Economic growth? It all amounts to a hill of beans.
A really big hill of beans. Okay, we’re not being literal. But the economic data released Friday morning shows that rushing a lot of product out the door – in this case, the commodity that is soybeans – can boost results.
As noted by Reuters, among other publications, the economy grew at a pace not seen for four years, notching a pace for the second quarter of 4.1 percent on an annualized basis, and far above the pace seen in recent reports that came to about 2 percent (a bit more, actually).
Part of the surge came from a flurry of activity that can be traced to the agrarian community. Farmers scurried to get soybeans out the door and to China, in the midst of a trade war between the two nations that has heated up in recent weeks.
The tariffs took effect earlier this month and, of course, after the quarter ended. As has been previously reported, the tariffs on soybeans (and a number of other products) stood at 25 percent, for both China and the U.S. Trade was responsible for a full percentage point of the reported growth, a huge jump when considering that trade’s impact on the first quarter’s GDP growth was net neutral.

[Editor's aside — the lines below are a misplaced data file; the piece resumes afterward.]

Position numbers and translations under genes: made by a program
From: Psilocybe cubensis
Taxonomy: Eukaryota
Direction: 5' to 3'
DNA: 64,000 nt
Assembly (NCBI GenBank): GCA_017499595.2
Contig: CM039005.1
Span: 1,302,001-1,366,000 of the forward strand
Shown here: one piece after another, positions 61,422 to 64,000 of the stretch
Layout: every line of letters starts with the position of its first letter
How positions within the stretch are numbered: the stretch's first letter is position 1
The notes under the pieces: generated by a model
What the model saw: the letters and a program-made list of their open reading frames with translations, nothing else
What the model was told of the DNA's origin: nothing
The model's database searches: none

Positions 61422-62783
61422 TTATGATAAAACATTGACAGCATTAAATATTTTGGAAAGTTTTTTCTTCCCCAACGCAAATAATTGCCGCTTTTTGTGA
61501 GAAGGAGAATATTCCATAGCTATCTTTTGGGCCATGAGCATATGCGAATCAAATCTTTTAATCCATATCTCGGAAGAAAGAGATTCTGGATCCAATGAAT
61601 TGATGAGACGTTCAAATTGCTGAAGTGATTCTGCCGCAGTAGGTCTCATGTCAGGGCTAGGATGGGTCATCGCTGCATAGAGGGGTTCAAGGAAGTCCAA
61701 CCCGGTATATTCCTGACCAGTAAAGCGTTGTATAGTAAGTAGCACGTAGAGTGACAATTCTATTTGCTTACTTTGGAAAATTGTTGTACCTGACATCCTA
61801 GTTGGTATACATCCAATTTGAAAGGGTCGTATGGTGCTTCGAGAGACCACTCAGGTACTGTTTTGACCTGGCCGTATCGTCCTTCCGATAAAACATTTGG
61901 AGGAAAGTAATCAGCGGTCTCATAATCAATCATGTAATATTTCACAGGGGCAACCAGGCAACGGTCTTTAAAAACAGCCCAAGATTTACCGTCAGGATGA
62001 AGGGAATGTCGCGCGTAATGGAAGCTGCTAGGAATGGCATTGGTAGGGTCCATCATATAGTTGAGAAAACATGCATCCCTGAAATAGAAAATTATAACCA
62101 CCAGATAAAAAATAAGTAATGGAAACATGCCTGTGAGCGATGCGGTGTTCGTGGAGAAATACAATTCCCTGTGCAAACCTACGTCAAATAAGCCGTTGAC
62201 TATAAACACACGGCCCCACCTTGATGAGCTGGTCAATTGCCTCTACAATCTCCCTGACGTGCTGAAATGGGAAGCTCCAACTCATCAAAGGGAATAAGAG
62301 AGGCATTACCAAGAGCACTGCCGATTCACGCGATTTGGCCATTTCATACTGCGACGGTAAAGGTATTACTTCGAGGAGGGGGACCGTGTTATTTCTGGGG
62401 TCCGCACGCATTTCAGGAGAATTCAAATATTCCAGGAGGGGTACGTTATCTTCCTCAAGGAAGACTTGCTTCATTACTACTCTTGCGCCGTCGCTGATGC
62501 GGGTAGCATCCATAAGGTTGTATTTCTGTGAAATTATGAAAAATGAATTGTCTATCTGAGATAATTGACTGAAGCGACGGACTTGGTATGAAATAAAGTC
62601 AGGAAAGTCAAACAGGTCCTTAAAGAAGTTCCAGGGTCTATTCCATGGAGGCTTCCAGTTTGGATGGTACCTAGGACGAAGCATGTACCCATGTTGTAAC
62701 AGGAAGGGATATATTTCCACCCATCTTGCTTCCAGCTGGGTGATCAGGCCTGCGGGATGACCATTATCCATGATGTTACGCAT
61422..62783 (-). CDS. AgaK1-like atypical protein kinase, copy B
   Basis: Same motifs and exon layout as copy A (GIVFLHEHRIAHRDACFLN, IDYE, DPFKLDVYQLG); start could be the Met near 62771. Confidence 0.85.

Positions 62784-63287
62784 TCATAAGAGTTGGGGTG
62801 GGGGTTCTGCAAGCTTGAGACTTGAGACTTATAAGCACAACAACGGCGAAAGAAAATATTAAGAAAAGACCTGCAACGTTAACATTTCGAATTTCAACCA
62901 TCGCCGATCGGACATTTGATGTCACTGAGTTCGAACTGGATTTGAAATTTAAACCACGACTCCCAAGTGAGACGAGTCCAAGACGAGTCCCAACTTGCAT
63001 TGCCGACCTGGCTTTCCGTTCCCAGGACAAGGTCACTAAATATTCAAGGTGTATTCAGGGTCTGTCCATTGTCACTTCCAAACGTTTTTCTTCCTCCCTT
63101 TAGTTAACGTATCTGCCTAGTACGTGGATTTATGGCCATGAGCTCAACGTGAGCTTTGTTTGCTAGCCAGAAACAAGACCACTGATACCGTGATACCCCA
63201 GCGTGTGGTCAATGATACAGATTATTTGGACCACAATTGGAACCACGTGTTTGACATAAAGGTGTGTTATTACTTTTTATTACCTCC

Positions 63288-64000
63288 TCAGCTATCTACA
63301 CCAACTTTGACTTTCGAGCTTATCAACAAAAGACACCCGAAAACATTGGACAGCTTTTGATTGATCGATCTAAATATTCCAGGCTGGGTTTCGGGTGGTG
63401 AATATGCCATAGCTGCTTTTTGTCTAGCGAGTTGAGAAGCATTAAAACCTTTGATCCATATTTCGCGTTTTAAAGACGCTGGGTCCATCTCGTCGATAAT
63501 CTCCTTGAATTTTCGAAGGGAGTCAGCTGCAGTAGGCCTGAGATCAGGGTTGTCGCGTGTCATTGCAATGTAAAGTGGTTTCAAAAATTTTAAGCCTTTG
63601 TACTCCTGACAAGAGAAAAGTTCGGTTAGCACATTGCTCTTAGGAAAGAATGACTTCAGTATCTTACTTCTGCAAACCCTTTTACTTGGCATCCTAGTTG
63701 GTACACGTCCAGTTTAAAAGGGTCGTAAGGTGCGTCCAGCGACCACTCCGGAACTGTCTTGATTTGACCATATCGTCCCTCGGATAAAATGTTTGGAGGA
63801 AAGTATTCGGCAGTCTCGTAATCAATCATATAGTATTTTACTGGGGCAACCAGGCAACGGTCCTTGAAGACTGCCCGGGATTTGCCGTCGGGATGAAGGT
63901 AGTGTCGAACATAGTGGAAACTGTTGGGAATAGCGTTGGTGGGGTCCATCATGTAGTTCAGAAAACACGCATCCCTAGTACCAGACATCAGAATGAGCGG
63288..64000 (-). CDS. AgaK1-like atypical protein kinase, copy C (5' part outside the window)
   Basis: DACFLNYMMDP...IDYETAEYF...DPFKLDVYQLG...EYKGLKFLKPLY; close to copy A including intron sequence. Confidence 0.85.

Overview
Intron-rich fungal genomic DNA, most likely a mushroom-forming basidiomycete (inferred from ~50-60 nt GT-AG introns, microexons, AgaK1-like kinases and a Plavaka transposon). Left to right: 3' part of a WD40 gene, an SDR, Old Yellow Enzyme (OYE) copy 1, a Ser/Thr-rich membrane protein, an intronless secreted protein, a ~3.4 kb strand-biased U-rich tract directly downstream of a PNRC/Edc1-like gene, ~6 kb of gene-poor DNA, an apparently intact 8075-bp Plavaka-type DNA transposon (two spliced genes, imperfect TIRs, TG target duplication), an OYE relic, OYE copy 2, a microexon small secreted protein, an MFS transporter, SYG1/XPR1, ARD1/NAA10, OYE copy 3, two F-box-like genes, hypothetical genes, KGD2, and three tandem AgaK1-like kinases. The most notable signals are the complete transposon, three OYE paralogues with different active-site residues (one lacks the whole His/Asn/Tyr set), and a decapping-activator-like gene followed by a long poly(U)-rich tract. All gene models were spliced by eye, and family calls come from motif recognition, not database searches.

In the wake of the newest report, the first-quarter growth estimate also got a boost, ratcheted up by the government to 2.2 percent, an additional 20 basis points.
And the overall economic pace through the first half of the year stood at 3.1 percent, which would put growth on par with Trump administration goals of around 3 percent.
And yet, as the newswire noted, the tariffs taking effect are seen as hobbling that very growth, as consumers may rein in spending amid higher prices, while corporations pull back on investment plans. Indeed, business spending slowed to 3.9 percent from 8.5 percent in the first quarter of this year.
The growth just reported (even excluding the trade impact) may also keep the Fed on pace to boost interest rates this year, perhaps twice. For now, consumer spending remains healthy, at 4 percent in the second quarter, year on year, picking up from the relative staid 50 basis points in the first quarter.
For now, the consumer, the locomotive carrying two thirds of economic growth, continues to steam along. But we wonder whether all this talk of soybeans may make us think of rising prices, rising rates, wage growth that may not keep pace (remember that corporate slowdown) … and suddenly that soy latte looks less appealing. We are only joking slightly about the protein read across. Beyond the soy … might the purse strings pinch a bit? After all, trade wars, prolonged ones, have few positive trade-offs.